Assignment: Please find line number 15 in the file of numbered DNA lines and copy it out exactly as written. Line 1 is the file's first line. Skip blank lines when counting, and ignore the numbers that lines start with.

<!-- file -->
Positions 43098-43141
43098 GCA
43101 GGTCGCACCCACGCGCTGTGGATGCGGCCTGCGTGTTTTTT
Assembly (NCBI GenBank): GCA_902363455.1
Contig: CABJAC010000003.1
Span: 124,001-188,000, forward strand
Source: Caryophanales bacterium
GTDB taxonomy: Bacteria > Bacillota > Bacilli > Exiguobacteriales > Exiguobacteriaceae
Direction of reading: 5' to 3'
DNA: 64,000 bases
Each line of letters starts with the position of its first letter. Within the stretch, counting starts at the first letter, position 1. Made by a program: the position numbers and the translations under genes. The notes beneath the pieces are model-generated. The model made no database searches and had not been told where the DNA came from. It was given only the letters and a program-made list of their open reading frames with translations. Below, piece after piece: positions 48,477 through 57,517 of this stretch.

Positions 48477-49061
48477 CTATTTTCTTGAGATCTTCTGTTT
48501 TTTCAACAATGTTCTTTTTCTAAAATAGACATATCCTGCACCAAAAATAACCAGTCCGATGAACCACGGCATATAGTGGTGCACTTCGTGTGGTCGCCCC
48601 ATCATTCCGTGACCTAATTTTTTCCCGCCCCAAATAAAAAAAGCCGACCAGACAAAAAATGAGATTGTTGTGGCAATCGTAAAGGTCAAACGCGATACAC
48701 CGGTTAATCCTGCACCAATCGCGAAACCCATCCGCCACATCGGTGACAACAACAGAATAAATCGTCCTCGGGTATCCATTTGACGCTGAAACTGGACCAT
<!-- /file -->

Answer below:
48601 ATCATTCCGTGACCTAATTTTTTCCCGCCCCAAATAAAAAAAGCCGACCAGACAAAAAATGAGATTGTTGTGGCAATCGTAAAGGTCAAACGCGATACAC